2. Since my last post here, I have had a private conversation with someone who was once much higher in the TTB pantheon than I and whose opinion I respect. I'll not name the person, because it was a private conversation. I will share the opinion. The person wrote me: "I do think it gives FDA the leeway to set whatever guidance it wants to adopt including that the spirits be denatured. Attached is the Senate final explanation of the bill. Look at page 13 and the description of section 2308. Congress intentionally relied on FDA here. Under rules of statutory construction (as you note) Congress is assumed to know what FDA had in place and could have used different language to directed FDA to allow the use of undenatured spirits. Moreover, the spirits lobbyists who got this added minute to the bill knew what the FDA conditions were and could have find a way to get around it by the legislation. I am not sure why they did not do so." So I take back my claim about the CARE Act provisions being an unambiguous expression of congressional intent. I'll rephrase my conclusion this way, "the language of the CARE Act amendment clearly establishes that congress does not object to making hand sanitizer with of alcohol that has not been denatured if the FDA choses to allow that." The curious thing is that the FDA guidance document contains what the FDA calls, on the heading to each page, "Non bonding recommendations," then states, in the text, "In general, FDA’s guidance documents do not establish legally enforceable responsibilities. Instead, guidances describe the Agency’s current thinking on a topic and should be viewed only as recommendations, unless specific regulatory or statutory requirements are cited. The use of the word should in Agency guidances means that something is suggested or recommended, but not required." They offer no further explanation of what they mean by that, but invite discussion of an "alternative approach." Now I will do as I said I would and write to both FDA and TTB requesting that for matters of public safety they allow you to make hand sanitizer using undenatured alcohol. That's the job I've given myself for the morning. Hang in there; be safe.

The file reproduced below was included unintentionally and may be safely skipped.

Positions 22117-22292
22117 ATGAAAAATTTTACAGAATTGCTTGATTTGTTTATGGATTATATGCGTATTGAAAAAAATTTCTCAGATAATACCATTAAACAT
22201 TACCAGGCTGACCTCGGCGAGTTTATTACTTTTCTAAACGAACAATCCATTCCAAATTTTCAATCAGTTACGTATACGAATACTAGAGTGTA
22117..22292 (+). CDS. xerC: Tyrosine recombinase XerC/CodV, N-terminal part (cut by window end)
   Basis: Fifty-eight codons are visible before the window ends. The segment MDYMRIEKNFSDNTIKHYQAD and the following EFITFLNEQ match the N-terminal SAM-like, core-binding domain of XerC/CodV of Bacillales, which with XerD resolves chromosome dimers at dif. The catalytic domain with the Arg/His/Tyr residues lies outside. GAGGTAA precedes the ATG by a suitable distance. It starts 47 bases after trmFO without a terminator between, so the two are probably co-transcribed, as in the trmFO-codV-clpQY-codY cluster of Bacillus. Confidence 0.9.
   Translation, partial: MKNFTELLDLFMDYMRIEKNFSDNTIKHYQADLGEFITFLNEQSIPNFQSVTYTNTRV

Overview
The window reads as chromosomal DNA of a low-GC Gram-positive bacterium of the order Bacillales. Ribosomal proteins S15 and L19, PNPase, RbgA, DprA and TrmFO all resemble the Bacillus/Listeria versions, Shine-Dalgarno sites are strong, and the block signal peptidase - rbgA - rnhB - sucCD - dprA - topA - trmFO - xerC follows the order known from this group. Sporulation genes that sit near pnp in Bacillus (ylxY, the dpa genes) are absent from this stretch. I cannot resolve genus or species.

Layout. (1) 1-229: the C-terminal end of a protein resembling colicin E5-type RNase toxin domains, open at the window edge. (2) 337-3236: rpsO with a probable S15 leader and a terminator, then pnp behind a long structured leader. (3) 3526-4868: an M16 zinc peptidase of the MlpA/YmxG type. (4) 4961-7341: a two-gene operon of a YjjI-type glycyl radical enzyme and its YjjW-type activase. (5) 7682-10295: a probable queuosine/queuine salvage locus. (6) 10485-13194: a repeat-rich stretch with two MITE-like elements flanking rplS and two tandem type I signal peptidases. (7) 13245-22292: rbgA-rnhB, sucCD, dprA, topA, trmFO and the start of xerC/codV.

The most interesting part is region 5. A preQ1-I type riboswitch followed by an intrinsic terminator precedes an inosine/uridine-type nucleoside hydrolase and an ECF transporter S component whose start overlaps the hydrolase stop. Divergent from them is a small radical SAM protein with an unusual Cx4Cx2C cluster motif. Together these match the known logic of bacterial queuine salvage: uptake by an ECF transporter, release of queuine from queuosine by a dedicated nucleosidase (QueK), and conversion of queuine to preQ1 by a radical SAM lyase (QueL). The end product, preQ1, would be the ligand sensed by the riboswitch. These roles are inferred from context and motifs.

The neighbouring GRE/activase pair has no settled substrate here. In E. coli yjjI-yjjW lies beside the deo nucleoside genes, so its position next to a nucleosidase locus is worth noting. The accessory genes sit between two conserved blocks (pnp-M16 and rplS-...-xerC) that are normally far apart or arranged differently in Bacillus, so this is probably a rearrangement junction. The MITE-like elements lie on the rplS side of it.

3. blustar: wrote: Correct, the newest law does NOT override the FDA, although I understand why @dhdunbar might have suspected so, and in fact I would not be surprised if the legislators intent might have been along those lines, but it is the language of the bill that matters. No, I think I am right. I think the provisions unambiguous express congregational intent that persons who manufacture hand sanitizer may do so using alcohol that has not been denatured according to part 21. The language of the bill gives the FDA the authority to provide guidance on how a person may use undenatured alcohol in hand sanitizer, not on whether it may be used. Otherwise the provision makes no sense. So, it also gives FDA authority to regulate how the undenatured alcohol is used. That is what I address above. In that regard, it is very interesting (:"very" is a word I do not use very often 🙂) that each page of the FDA guidance document is headed "Contains Nonbinding Recommendations; " has this prominent heading: and states, within the text. "In general, FDA’s guidance documents do not establish legally enforceable responsibilities. Instead, guidances describe the Agency’s current thinking on a topic and should be viewed only as recommendations, unless specific regulatory or statutory requirements are cited [emphasis added]. The use of the word should in Agency guidance means that something is suggested or recommended, but not required." I find no citation to any section other than in the footnotes which state the sections that the FDA will not enforce under the stated conditions. Why this coy approach? I do not know. Ask an attorney familiar with FDA practices. I sure don't know. TTB then made mandatory, under TTB's authority in part 20 ( not part 21) to require formulas for articles, the FDA's guidance recommendations, which may be nonbinding under FDA FDA's authoritativeness at the time. Whether the CARE Act provisions somehow extend FDA authorities is another matter for attorneys who are familiar with the FDA statutes and regulations. One might use Bill Gates' observation about not being able to "ignore the pile of bodies in the corner" as a bludgeon to get FDA to take a reasonable position on necessary emergency measures. it's easy for me to argue what you might have to argue in court, because it does not endanger my business. I just as the disclaimer that I'm not an attorney, that what I write here should not be considered legal advice, and you should consult an attorney before taking any action,. It would be different if it were my DSP. I know that.